An Italian governor has threatened to sue meteorologists if they keep on making weather forecasts for his region.
Luca Zaia, governor of Veneto, north-east Italy, said wrong bad weather forecasts have damaged local tourism over the Easter break and called for the region to be blacked out from weather maps.
"Online weather forecast providers have to black out Veneto or we will proceed against them and ask for damages," Zaia, 44, said.
"We are launching an appeal to these gentlemen: delete us from your weather forecasts; make the whole area black, I don't care."
Zaia, a Northern League party member who served as Minister of Agriculture under Silvio Berlusconi's administration from 2008 to 2010, said that only the region-run agency for the environment (Arpav) should be allowed to forecast.
Zaia's remarks came after local hotel managers and tourism workers voiced outrage over "terrorist" rainy forecasts that they said scared off holiday-goers and caused Easter holiday revenues to plunge.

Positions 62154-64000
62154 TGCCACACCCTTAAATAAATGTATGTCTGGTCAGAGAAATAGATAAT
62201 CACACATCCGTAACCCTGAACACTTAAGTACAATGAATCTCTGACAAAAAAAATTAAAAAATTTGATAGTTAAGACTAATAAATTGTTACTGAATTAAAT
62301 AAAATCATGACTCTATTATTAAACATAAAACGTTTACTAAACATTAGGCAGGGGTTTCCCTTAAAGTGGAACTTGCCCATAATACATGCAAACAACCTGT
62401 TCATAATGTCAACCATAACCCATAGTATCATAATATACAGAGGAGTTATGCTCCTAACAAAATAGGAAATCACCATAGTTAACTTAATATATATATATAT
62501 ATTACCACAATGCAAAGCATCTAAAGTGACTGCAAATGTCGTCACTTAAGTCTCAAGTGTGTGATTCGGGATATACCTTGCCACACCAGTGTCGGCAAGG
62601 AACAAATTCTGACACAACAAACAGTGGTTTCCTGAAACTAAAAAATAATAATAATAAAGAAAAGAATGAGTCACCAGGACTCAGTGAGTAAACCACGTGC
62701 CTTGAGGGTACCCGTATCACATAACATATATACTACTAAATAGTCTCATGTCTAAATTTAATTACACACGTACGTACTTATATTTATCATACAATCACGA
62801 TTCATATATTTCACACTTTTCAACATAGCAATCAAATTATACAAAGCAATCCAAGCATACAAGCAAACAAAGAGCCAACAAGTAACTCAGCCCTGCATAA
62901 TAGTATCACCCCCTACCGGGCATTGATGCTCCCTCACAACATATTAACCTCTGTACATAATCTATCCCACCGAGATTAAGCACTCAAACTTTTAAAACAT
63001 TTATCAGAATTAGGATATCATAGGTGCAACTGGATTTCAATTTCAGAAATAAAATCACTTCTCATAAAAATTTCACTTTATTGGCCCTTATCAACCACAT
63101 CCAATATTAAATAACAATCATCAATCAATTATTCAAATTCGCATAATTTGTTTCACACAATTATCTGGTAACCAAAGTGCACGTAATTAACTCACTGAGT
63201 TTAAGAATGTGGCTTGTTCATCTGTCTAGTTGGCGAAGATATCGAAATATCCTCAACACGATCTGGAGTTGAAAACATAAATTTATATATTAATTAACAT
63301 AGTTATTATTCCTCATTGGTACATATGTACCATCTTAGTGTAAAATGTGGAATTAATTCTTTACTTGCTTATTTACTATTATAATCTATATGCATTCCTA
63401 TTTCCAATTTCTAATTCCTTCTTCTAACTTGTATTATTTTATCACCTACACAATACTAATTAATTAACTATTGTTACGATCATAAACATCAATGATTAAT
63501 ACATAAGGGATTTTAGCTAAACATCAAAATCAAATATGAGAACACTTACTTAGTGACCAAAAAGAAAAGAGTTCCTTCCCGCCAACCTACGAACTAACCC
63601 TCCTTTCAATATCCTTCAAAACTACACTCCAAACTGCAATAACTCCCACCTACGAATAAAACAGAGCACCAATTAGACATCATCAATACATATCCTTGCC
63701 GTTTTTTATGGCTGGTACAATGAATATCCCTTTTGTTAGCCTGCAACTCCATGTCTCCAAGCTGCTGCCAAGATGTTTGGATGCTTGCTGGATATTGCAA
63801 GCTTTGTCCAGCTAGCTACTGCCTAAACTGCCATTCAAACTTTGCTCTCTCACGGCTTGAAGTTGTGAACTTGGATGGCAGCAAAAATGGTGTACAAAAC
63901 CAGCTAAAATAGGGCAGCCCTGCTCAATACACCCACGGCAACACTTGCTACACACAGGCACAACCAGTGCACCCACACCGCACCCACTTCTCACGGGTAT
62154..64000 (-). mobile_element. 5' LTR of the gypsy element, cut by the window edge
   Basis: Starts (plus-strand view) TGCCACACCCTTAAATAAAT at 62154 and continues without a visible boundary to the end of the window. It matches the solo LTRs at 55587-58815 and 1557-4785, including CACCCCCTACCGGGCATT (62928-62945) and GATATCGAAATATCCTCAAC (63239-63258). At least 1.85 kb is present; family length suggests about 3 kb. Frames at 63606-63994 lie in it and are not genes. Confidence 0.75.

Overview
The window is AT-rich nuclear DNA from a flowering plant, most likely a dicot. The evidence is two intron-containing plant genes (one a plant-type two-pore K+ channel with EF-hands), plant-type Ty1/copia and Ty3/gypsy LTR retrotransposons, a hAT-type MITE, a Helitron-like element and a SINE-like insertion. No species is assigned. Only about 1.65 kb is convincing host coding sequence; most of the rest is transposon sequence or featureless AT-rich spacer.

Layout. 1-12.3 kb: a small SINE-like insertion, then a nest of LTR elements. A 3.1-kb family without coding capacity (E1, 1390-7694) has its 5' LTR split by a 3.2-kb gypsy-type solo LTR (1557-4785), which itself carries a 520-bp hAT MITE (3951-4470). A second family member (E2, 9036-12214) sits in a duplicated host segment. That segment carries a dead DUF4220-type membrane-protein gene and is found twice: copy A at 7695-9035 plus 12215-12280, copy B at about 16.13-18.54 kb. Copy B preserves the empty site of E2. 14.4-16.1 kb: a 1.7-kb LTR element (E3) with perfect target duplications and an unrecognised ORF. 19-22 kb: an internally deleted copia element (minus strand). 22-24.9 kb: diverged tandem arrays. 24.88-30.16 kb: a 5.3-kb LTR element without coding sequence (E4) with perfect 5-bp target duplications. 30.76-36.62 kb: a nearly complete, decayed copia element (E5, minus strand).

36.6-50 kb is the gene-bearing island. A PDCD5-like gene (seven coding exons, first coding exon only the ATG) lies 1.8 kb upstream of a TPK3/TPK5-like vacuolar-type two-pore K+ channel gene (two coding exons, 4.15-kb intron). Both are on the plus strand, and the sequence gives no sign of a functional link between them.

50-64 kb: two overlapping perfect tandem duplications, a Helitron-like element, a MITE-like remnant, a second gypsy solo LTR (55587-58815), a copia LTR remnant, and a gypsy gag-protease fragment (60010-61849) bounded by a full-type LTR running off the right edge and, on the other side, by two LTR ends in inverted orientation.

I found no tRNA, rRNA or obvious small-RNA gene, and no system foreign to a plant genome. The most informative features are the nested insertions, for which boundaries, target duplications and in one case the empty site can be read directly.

"It was meant to be like in Bangladesh during the monsoon season and it was a beautiful day instead," Fabrizio Piller Roner, chairman of the local consortium for tourism, told Italian newspaper Il Corriere della sera.
Locals were particularly irritated at some forecasts that predicted bad weather for Alpine mountain resorts in Veneto and sunshine for the skiing sanctuaries in the neighbouring Trentino Alto Adige.
Zaia railed against long term and hyper-local forecasts that he claimed cannot be accurate.
"We should get back to simplicity, like the Pope who says "good evening". Or we believe we are mightier than god?" Zaia concluded.